8 unusual properties for sale in Russia

Getty Images, Daniil Lebedev
You’ve never partied in hangouts like these before.

Five years ago, Tomsk resident Alexander Lunev bought an old water tower from the local council and converted it into a residential building. As is often the case with such deals, he pledged to restore the historical appearance of the 19th-century edifice. Here are some more examples of unusual realty up for grabs in Russia

1. Mystical water tower in St. Petersburg

This building of 1918 vintage today belongs to Russian Railways (Russia’s state-owned rail monopoly), but it is not used for its designated purpose. At 65 square meters, it is comparable in area to an ordinary apartment. No price is specified, but the company's website states that the tower is recognized as an object of cultural heritage. The building itself is located near Leningrad-Varshavsky station, and appeared in the 1964 Soviet film Train of Mercy.

It is not the only tower up for sale or rent, as Russian Railways is trying to offload other non-core assets. This particular structure has not been used as intended for quite some time, so the new owner will be free to do what they want with it (within reason, presumably).

2. Alekseevskaya Estate in Ivanovo Region

This classical, late 18th-century manor complex is located near the town of Plyos in a picturesque region that has inspired many artists with its amazing landscapes. The antique house once belonged to a retired military officer, who had a park with a pond laid out on the premises. In Soviet times, the building housed an orphanage. Today, a new owner is being sought to restore its historical appearance.

3. Cultural bank in Leningrad Region

The building of the Union Finnish Bank built in the early 20th century on Pionerskaya Street in the city of Vyborg used to belong to the now bankrupt Vyborg Bank, hence the sale. The initial asking price is 63 million rubles ($950,000). The building has been renovated as office premises, with an alarm system, barrier gate, and air conditioning. The bank is another cultural heritage object, a fact that cannot fail to affect the price.

4. Monumental administrative building of the Marble Palace in St. Petersburg

Thistwo-storey building in the city center was constructed in the late 18th century near the Marble Palace. It housed a stable and was used also as a carriage depot and warehouse. The building underwent periodic improvements: a third floor was added in the mid-19th century, and a fourth after the 1917 revolution. Its last occupiers were students, the palace having been converted into a polytechnic in the 1950s. It is now being prepared for sale. As stated in the announcement, the building is “ideal for accommodating a deluxe hotel.”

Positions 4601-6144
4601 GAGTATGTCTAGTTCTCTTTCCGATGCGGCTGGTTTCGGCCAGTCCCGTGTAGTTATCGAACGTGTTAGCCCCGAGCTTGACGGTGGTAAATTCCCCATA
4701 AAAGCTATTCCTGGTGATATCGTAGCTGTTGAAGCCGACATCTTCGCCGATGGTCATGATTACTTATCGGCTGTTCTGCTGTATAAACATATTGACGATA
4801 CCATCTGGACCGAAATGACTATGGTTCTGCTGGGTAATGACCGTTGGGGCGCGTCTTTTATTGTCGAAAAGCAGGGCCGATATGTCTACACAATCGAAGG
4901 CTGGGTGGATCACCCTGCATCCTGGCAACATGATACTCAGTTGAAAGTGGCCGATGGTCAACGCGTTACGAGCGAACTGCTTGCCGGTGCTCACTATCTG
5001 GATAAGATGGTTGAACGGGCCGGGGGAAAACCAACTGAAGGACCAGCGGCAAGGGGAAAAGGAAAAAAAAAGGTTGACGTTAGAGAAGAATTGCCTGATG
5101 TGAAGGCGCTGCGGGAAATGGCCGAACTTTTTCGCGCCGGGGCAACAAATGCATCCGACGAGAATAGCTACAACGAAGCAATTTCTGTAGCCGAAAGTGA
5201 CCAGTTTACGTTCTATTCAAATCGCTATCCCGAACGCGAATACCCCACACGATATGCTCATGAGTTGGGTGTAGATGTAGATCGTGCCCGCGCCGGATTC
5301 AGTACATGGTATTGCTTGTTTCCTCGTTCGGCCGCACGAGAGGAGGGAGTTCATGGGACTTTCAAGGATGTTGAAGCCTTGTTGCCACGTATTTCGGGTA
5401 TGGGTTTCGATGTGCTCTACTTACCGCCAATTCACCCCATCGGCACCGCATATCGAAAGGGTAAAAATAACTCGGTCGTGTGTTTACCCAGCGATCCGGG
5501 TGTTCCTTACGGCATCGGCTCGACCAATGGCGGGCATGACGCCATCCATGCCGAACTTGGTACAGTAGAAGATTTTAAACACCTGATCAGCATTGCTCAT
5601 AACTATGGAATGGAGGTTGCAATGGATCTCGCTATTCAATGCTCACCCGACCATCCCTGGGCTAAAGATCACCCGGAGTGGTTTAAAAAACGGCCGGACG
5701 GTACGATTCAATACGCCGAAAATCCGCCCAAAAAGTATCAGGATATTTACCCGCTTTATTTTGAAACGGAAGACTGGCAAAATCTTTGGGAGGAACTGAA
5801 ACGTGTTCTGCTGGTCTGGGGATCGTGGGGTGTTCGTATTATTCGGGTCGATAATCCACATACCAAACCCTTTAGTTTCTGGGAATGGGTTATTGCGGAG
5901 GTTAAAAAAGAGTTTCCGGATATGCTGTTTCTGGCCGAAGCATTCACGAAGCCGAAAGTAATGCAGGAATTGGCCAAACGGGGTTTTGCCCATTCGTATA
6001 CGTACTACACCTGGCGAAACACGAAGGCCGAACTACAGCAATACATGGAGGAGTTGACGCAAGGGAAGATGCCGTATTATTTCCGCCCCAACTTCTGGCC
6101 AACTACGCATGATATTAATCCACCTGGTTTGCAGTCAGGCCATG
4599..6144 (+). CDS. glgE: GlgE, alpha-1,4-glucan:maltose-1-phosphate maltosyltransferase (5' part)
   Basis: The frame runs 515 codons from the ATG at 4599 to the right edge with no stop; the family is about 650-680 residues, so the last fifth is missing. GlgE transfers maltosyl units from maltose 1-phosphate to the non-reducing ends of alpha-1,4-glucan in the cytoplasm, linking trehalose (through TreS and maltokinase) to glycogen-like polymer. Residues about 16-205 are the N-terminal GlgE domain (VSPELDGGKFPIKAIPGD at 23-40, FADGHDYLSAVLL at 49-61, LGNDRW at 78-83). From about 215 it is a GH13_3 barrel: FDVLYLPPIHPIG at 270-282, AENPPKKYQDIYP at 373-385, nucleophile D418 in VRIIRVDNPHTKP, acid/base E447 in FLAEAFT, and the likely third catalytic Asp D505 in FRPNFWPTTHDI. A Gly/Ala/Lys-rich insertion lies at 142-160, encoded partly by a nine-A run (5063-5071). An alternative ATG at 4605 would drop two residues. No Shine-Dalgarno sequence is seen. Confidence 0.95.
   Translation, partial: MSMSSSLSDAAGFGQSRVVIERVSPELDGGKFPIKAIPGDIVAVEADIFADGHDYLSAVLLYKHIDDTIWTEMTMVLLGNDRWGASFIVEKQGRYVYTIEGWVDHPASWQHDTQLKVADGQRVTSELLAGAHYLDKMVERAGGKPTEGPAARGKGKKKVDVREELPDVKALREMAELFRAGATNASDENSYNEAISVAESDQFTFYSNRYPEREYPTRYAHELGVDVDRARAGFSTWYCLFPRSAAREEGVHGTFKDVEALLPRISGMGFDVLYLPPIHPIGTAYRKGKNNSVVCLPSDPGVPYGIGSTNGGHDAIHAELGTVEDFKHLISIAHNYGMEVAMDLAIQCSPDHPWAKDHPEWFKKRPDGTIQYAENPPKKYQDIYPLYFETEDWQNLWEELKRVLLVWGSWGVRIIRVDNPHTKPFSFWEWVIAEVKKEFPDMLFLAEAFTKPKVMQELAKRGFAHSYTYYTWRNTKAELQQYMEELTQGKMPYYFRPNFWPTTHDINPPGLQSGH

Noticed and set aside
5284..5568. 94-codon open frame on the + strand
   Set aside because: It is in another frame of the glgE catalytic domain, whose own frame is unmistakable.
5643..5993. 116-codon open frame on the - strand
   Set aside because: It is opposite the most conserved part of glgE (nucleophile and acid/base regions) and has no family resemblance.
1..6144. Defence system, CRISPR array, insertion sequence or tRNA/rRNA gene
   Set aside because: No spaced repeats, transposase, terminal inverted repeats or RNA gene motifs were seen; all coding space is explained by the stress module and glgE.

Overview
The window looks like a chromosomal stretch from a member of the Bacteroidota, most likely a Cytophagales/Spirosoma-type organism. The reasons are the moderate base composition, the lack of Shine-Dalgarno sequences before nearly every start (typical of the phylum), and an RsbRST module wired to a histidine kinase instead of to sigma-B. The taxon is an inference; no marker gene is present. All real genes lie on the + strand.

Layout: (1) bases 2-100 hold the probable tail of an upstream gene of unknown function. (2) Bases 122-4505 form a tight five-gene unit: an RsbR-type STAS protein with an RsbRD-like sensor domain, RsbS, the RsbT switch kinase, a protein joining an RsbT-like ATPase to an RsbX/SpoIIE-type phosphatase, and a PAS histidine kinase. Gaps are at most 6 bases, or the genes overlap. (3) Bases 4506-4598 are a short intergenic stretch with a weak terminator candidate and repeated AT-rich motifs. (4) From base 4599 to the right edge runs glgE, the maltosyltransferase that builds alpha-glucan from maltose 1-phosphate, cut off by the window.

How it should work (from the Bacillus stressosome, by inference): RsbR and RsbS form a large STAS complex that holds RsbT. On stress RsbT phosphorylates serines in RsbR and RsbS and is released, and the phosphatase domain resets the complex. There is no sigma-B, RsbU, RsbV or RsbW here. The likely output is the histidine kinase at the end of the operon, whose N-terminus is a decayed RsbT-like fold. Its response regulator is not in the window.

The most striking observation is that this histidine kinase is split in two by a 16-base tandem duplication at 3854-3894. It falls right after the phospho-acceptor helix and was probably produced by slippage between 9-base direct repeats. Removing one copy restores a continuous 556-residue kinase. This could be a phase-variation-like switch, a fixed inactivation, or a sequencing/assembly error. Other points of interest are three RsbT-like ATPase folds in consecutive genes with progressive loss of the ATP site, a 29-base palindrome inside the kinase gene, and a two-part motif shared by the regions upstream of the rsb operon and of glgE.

5. Art-house rail passenger building in Nizhny Novgorod Region

This 1924-built one-storey building, part of Lukino Station, is being sold for commercial use. Russian Railways’ asking price is a steal at 223,000 rubles ($3,400), but comes with the caveat that a major overhaul of the premises and all utility systems be carried out.

6. Abandoned pioneer camp in Irkutsk Region

Russia is home to quite a few abandoned summer recreation camps, which belong to various departments that lack funds to maintain them and are thus looking to sell. For example, this old camp in Irkutsk (which belonged to Soviet Railways in the 1960s-80s and was inherited by its successor Russian Railways) once welcomed thousands of pioneers (young communists) every summer and now lies vacant. The building complex includes sleeping quarters, a canteen, and even a bath-house.

 7. Machine-building plant in Leningrad Region—with a diesel locomotive thrown in for free

Lovers of abandoned buildings with 700 million rubles ($10.5 million) to spare have the chance to become the proud owner of the disused Sosnovoborodskoe machine-building plant, built in 1985.

Besides the building complex, the lucky buyer will receive 800 meters of railway line that runs to Kalishche Station, plus a diesel locomotive in splendid condition.

8. Wooden station in Samara

The old wooden building of Bezymyanka Station has preserved its late 19th-century look. The platform itself is new and still in operation; the building is proposed for commercial use.

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